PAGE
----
Consumers are driving more this spring, and that extra demand has reduced supplies of gasoline and kept prices moving higher. But in all but a few states, the increase this week was minimal.
The AAA Fuel Gauge Survey shows the national average price of regular is $2.88 a gallon, up five cents a gallon from last Friday. It’s nine cents higher than at this time last year.
The average price of premium is $3.42, four cents higher than a week ago. The average price of diesel fuel is $3.08, just a penny more than seven days ago.
Expect higher prices
The Energy Information Administration reports total supplies of gasoline fell by 2.2 million barrels in the previous week, 11 million barrels lower than domestic stocks at this time in 2018. Refineries’ switchover to summer-blend gasoline is reaching its peak, further reducing supplies.
“As a result, American motorists should expect increased pump prices as demand remains robust and stocks dwindle,” AAA said in its latest market update.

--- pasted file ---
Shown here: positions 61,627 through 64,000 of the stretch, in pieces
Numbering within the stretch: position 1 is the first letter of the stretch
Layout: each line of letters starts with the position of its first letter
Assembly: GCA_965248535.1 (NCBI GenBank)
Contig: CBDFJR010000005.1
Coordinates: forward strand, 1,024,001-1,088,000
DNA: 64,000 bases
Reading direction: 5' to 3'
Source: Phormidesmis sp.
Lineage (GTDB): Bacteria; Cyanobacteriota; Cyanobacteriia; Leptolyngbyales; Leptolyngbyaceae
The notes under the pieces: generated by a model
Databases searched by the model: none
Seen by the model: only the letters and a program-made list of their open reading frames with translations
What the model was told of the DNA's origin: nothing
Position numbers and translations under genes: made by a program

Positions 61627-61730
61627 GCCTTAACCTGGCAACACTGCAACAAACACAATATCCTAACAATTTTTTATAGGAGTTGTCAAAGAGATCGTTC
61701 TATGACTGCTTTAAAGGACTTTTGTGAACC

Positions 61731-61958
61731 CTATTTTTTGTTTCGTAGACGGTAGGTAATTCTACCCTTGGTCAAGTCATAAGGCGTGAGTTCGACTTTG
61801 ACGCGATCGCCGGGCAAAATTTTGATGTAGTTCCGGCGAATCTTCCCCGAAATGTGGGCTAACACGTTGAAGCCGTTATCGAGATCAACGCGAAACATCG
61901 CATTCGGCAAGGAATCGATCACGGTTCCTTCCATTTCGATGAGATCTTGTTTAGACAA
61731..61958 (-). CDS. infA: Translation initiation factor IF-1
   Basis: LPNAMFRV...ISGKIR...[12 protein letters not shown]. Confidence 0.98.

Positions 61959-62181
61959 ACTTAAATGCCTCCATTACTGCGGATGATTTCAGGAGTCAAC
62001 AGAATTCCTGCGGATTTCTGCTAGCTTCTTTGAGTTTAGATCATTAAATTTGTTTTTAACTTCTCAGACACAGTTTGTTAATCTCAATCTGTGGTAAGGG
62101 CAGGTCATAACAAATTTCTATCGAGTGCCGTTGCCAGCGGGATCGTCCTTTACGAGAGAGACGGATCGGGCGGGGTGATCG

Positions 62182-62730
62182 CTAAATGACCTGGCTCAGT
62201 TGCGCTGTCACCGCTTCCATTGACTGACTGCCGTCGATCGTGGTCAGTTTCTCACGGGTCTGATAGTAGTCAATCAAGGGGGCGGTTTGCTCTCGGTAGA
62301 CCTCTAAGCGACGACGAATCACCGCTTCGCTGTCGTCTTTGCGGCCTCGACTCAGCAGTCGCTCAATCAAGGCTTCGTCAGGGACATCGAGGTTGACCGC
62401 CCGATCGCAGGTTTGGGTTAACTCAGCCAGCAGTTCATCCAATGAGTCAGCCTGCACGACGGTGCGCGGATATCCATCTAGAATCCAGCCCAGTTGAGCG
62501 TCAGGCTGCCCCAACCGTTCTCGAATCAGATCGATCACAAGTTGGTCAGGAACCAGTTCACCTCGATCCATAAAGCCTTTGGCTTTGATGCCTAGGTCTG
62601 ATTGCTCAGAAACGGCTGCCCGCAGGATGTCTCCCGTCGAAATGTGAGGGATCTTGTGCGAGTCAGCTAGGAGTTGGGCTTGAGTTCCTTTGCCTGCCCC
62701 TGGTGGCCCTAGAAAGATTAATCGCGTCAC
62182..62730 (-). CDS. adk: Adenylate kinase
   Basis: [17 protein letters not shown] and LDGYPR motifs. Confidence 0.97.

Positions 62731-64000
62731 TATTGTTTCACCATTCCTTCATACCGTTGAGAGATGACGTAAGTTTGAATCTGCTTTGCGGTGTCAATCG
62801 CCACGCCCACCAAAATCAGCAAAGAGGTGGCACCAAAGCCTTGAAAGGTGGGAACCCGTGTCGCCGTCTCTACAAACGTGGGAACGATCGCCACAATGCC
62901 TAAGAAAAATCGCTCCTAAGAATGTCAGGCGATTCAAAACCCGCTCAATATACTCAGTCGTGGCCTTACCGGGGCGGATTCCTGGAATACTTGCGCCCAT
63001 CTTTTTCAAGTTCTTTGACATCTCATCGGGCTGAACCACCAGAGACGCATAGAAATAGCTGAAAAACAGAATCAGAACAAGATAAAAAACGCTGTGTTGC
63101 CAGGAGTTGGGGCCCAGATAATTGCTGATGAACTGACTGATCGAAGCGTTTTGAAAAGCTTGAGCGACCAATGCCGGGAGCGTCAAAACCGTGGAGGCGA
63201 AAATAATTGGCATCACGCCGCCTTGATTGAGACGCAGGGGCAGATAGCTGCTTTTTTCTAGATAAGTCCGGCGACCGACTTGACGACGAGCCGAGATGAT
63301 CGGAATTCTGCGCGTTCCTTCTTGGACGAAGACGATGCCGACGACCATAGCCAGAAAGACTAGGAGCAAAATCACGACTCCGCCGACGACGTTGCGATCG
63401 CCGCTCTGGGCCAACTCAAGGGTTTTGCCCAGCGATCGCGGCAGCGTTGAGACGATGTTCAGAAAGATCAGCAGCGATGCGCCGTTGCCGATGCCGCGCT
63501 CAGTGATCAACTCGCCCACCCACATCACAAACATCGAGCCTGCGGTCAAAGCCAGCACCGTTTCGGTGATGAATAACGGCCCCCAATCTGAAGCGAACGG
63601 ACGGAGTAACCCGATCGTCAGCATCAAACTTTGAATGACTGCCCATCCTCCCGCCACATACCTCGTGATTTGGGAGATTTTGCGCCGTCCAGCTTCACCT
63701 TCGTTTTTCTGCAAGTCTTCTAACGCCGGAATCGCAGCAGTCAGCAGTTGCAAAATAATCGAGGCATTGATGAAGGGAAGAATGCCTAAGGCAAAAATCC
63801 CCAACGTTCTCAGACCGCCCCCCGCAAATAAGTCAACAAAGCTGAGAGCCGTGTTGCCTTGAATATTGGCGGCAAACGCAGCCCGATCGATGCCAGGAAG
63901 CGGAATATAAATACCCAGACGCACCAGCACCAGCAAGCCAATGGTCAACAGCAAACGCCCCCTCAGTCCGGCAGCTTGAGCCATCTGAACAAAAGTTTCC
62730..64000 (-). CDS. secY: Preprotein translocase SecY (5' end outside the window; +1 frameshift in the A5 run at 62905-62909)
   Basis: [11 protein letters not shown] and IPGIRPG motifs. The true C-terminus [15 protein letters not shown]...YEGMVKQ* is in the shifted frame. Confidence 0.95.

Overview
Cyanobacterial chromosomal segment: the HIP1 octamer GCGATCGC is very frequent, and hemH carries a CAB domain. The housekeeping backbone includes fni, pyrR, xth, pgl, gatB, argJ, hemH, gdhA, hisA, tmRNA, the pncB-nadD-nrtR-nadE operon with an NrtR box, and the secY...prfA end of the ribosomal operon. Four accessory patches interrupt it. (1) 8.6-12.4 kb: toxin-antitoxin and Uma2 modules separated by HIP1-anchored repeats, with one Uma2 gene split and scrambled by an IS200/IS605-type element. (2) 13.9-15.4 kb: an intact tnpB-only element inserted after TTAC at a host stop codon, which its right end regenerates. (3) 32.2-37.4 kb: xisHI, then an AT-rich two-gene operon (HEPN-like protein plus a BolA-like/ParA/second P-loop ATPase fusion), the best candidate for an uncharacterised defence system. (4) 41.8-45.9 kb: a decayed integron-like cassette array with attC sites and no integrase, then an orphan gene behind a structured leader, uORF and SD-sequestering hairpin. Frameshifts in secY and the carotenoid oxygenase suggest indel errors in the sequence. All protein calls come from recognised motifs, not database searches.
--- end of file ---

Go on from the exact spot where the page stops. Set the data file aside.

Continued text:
Crude oil to make gasoline is also rising in price, mainly due to OPEC and its partners agreeing on a 1.2 million barrel-per-day production cut. At the same time, the U.S. government is tightening enforcement of its crude export sanctions on Iran, removing more of that country’s oil from the world market.
California continues to have the most expensive gasoline by a wide margin, but the increase in the last week was only two cents a gallon. On the other hand, the average price jumped 10 cents a gallon in Alaska and rose eight cents in Nevada.
The states with the most expensive regular gas
These states currently have the highest prices for regular gas, according to the AAA Fuel Gauge Survey:
The states with the cheapest regular gas
The survey found these states currently have the lowest prices for regular gas:
South Carolina ($2.56)
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